I’ve been talking about Camp Take Notice a lot; talking with friends from the CTN community, talking to my other friends about the CTN community.
Talking and listening.
These conversations along with the recent comments in response to a letter to the editor, https://camptakenotice.wordpress.com/2012/08/15/letter-to-the-editor-sparks-conversation/ have me thinking me thinking about self sufficiency.
It’s a word that gets tossed around a great deal; both by those who support the camp and by those who have concerns, questions and fears. Several checks of dictionaries (both on line and the old fashioned book on the shelf) define self sufficiency as “Able to provide for oneself without the help of others; independent” or similarly “the state of not requiring any aid, support, or interaction, for survival”
Looking at this, I wonder; how many of us are truly self-sufficient? I also find myself wondering if that is even a goal I would want to strive for.
I am grateful to live in an interdependent community of family and friends (as well as kind “strangers”) who help me with rides when my car breaks down, care for my dogs when work keeps me away too long, and so many other ways. I am grateful to be able to give support by way of childcare, a ride to work when my car is working well, or a home cooked meal when someone is ill.
To me, this type of mutual support is far more important and ultimately more healthy and useful than “self sufficiency.” And this is what I see modeled by Camp Take Notice, and other tent communities I have had the chance to spend time in.
I found this sense of mutual support in my early interactions with CTN. Invited to facilitate nonviolence training at the former CTN home off Wagner road last May, I acknowledged how close I was to homelessness myself come September.
Immediately the question was raised, “what support do you need from us now to not be in that situation in September?” This was not the uncomfortable “oh,you don’t need to worry about that. Your other friends and I will help” (followed by a quick change of subject ) that I had heard often before. This was a concrete “what specific things can we do to support you?”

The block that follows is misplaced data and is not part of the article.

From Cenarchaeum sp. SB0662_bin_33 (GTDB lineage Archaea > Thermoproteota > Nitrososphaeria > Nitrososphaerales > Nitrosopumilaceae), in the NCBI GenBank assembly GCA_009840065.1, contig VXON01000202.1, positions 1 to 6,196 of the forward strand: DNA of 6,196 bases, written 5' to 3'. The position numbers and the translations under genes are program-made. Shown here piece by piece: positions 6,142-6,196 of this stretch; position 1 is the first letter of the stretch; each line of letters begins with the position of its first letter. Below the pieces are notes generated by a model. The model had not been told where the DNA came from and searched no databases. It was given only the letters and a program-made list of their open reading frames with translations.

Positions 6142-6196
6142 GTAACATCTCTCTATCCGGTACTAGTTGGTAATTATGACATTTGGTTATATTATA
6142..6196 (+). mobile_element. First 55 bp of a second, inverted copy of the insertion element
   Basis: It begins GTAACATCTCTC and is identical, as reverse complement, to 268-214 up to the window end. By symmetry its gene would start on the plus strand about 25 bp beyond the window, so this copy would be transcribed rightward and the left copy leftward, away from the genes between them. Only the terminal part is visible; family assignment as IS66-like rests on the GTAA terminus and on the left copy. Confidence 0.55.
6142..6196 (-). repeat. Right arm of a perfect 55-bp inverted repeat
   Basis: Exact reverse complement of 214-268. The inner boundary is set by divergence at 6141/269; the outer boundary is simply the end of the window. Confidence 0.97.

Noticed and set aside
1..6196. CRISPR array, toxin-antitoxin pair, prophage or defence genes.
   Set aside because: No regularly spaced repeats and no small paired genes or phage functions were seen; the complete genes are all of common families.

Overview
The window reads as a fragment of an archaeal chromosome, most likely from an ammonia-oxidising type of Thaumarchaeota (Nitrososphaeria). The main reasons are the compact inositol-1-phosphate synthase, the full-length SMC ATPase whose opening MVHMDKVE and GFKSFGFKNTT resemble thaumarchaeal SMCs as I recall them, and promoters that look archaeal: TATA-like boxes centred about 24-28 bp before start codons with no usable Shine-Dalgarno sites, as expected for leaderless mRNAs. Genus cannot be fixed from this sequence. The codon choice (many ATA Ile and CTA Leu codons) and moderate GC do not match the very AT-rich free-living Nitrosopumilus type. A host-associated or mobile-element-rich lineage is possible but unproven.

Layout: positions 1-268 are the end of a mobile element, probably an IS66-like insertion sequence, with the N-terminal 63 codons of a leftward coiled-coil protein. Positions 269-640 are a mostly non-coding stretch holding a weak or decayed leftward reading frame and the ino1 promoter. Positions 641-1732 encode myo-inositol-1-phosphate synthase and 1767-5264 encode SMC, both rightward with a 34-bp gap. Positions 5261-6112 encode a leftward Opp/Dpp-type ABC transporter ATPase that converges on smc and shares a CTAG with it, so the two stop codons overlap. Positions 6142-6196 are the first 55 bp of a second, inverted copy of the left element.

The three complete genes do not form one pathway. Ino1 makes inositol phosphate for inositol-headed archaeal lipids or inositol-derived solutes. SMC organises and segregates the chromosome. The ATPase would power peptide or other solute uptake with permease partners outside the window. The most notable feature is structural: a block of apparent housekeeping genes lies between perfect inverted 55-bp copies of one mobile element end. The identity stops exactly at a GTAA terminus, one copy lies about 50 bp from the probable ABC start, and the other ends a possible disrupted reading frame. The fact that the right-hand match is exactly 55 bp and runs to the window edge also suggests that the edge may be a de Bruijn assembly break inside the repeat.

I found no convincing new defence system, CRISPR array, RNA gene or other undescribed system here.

I had the honor of seeing this mutual support in action again as demonstrated by my CTN community. I was giving a ride to a friend that I’ve gotten to know from my connections to CTN when my car broke down. Now, I know NOTHING about cars, but when you hear a loud clunk and the wheel looks crooked and no longer turns, you pretty much know it can’t be good.
Living hand to mouth and having just spent a ton of money on the car, my response was pretty much AAA and tears. Luckily, my resourceful friend believes more in community than simple self-sufficiency, “Your ball joint broke. I think I can fix that.”
It takes a village to fix a ball joint.
While my friend took the wheel off the car, the kind individual whose drive way I was in called around to find me a part, and gathered his tools. Another Camp Take Notice friend drove completely out of her way to pick up the part and deliver it to us. Six and ½ hours later, after everything that could go wrong did, my car was once again drivable. It cost me $20 – the cost of the part. Because that is what community is about.
I am reminded of a concept taught to me by a friend from South Africa, “ubuntu”, loosely meaning “I am because we are” …. this is what I’m learning from the Camp Take Notice community. Something, in my opinion better than self sufficiency
(Posted by playfulspirit; AKA Sheri Wander )